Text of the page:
U.S.S. Kidd finds ways to preserve archives, attract fresh faces 

    The Baton Rouge skyline wouldn’t be complete without the U.S.S. Kidd. The 75-year-old Fletcher-Class destroyer is as integral a part of downtown’s history as the Old State Capitol and the Old Governor’s Mansion.

    But its own history is rooted off the coast of Okinawa, Japan, where it was struck by a kamikaze plane on April 11, 1945, killing 38 servicemen and injuring several others.

    Today, the U.S.S. Kidd and its next door Veterans Museum commemorate this story and others spanning the ship’s almost two decades of service. “She and her sisters have occupied a massive piece of history all the way around the world,” says the ship’s superintendent and educational outreach coordinator, Tim NesSmith.

    But running a museum housed in an aging ship like this comes with a unique set of challenges.

    As World War II veterans diminish along with the number of people in uniform, the museum has had to adapt to stay relevant and appeal to visitors who aren’t as connected to that military history. 

    “We still commemorate, because that’s part of our role and part of our mission. But we need a new model for our museum in order to survive into the future,” says the Kidd’s former director, David Beard, who recently left the museum for a job out of state. “We’re just in the process of figuring out how to rebrand and maybe reinvent ourselves without losing ourselves. That’s the key, that’s the trick, and we’re not alone in this.”

    As with so many other historic sites, the Kidd is making a push toward digital. There’s evidence of these efforts in its flashy website created by local marketing agency Three Sixty Eight. Fresh features, including an interactive web tour, drone footage of the ship and an easy-to-navigate web platform, won the Kidd top honors this year during American Advertising Federation Baton Rouge’s ADDY Awards.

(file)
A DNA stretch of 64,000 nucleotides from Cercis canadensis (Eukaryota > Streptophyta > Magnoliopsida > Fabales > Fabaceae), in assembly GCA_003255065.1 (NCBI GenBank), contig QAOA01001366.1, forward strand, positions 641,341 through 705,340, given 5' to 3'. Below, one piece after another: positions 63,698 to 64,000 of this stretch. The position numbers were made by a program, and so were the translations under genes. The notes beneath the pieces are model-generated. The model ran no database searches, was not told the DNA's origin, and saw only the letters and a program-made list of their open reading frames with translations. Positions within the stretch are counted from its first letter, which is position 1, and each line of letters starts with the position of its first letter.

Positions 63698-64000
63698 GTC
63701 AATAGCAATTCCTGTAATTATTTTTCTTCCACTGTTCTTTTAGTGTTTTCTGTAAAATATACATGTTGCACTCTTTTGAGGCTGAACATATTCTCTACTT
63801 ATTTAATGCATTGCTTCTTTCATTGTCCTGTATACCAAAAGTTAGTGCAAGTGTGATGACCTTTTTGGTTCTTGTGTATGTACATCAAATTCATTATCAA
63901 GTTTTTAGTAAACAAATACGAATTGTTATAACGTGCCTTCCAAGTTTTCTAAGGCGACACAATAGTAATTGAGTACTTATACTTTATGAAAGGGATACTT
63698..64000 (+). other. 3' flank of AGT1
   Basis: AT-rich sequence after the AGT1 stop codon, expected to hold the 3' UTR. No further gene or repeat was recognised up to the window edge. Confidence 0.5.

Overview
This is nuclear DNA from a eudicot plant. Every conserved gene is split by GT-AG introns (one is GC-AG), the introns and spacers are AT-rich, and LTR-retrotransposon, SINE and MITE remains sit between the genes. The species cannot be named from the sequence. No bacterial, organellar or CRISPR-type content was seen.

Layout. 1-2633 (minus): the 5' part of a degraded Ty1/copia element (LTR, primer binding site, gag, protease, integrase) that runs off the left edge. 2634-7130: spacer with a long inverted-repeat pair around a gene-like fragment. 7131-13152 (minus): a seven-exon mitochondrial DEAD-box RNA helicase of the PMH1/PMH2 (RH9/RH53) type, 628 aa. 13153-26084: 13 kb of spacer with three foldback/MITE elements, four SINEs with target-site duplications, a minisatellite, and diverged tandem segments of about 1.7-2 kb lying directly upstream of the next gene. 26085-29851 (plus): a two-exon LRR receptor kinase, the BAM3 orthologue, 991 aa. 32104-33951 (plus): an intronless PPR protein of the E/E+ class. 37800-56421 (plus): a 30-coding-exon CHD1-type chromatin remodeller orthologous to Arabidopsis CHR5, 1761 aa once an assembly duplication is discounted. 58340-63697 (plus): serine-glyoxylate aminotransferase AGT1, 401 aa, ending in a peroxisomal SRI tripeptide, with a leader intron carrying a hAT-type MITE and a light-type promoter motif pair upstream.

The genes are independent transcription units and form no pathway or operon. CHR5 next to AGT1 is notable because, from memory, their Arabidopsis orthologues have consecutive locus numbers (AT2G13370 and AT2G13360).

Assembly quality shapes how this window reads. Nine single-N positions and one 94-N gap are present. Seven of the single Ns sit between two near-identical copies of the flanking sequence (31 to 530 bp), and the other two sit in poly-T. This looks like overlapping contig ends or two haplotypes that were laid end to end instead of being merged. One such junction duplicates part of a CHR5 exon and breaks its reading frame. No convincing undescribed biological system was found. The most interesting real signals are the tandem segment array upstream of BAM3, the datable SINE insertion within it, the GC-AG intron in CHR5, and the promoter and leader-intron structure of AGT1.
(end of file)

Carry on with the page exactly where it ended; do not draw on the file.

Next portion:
Museum officials say they are planning to introduce a virtual tour of the ship’s interior to the website using drone footage. “It’s all about relevancy,” NesSmith says. “Every museum must be relevant to its community. Otherwise, it’s no longer serving a function.”

    Another plan is to digitize the ship’s archives and develop the museum’s educational and research component.

    The ship is currently home to pages and pages of documents such as diagrams, blueprints and manuals. And just like a deep spring cleaning of your home requires making a giant mess first, the Kidd’s digitization process will require more personnel and space to organize everything.

    For now, the staff of mostly part-time employees is attempting to remove these documents from the ship and store them in a safer environment.

    As the Kidd tackles a host of updates and improvements, its leaders say the mission won’t change: to preserve memories of veterans long after they’re gone. usskidd.com 

    This article was originally published in the July 2019 issue of 225 Magazine.

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